Here is my recipe that was featured in my Hungry Husky column in the Daily Campus this week…

Finished fried wontons ready to eat!

In the mood for Asian food? Try making wontons! Think crab ragoon meets potstickers. This is more or less a combination of the two. Take the fried crunchy wrap on the outside of the crab ragoon and combine it with the inside of your meaty potsticker. And then you have a meaty delicious wonton!

I found this recipe from the cookbook “Totally Vegetarian” by Toni Fiore who is the host of the TV show, “Delicious TV’s Totally Vegetarian”. (Side note: If you are looking for more recipes or need a new cookbook, this one is a keeper. She has so many great recipes, and I have yet to be disappointed with any of them.)

This is relatively quick to make and requires few ingredients. It can fried, as I made it, or even baked. If baking, place wontons on a baking sheet that has been sprayed with non-stick cooking spray. Lightly spray the tops of the wontons with the cooking spray and then bake for 10 minutes, or until lightly browned.

Nasoya wonton wrappers

These wontons can be made as an appetizer to be shared with friends or for dinner. If having it as an appetizer, you could serve it with homemade sushi, stir fry vegetables or even fried rice. If having it as a main dish, miso soup would go well with it.

Wonton Recipe

Time: 35 minutes
Here’s what you’ll need:

  • 24 wonton wrappers (**contains egg)
  • 6 vegetable sausage patties (**contains egg)
  • 1 cup of finely chopped scallions (about 6 scallions)
  • 3 tablespoons of soy sauce
  • 1/2 to 1 teaspoon of toasted sesame oil (to taste)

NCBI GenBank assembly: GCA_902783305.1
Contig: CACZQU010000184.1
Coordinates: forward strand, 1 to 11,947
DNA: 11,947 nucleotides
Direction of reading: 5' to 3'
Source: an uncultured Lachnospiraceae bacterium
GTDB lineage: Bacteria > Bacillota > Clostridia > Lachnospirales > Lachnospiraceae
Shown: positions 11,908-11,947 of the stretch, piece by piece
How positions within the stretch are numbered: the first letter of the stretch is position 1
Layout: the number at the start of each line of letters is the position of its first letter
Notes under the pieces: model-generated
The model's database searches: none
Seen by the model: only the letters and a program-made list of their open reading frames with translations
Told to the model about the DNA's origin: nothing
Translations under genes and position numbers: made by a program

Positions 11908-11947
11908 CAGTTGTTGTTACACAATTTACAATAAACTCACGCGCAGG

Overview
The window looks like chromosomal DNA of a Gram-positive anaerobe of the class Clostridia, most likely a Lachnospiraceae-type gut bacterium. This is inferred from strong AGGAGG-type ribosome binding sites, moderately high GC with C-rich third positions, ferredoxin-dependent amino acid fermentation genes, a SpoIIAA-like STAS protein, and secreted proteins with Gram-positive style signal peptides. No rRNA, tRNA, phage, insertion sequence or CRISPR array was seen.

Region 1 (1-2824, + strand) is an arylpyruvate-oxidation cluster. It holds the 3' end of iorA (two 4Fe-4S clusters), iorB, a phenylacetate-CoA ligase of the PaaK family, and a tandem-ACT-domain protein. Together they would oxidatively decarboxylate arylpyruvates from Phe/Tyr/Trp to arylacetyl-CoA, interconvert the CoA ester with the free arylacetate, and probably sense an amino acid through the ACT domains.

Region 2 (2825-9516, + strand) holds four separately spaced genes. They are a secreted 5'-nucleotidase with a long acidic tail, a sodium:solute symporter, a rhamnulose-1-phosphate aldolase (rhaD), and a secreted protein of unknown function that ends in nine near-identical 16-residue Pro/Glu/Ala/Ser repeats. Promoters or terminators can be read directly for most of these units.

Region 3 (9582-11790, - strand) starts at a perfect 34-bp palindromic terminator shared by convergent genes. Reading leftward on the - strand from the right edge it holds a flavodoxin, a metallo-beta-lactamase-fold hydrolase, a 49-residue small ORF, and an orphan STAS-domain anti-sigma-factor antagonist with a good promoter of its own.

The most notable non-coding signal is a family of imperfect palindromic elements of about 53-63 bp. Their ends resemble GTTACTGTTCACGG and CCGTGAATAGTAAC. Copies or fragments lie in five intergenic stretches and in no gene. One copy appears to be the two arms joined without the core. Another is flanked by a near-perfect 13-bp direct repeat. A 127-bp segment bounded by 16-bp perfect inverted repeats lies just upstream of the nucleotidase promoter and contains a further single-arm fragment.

• 1/4 to 1/2 cup of canola oil or vegetable oil (for frying)

A couple of things to note about the above mentioned ingredients…

“Sausage” and green onion mixture

Wonton wrappers can be found at any grocery store in the refrigerated produce section. I personally found them at Grand Union just off campus.

For the sausage patties, you can choose to have them as they are or use the alternative which I used: vegetarian “sausage patties”. I bought the brand Morningstar.

These patties look and smell the same but instead are made of a combination of vegetables instead of meat. Either one will work well in this recipe.

So start by washing and chopping your scallions. Then toss your scallions into a medium mixing bowl. Crumble the sausage patties into the bowl with the scallions. Add in your three tablespoons of soy sauce and your toasted sesame oil. Once everything is in your bowl, mix well. The actual recipe said to wait thirty minutes for the sauce to settle in with the scallions and sausage, but I only waited ten and it didn’t seem to affect the taste, which was quite delicious.

Wonton making process – step by step

Now it’s time to get your wonton wrappers out. I was confused about how to fold wonton wrappers until I looked it up, so I’ve included a picture with each step in case any of you have this same problem.

Take a spoonful of your sausage and scallion mixture and place it onto the center of the square wonton wrapper. Then wet the edges of the wonton wrapper with your choice of either water or an egg white. I personally just used water, and that worked well for me. Fold the wrapper in half, then take the edges and fold them into the center where your meat and onion mixture is. Repeat for the other 23 wrappers.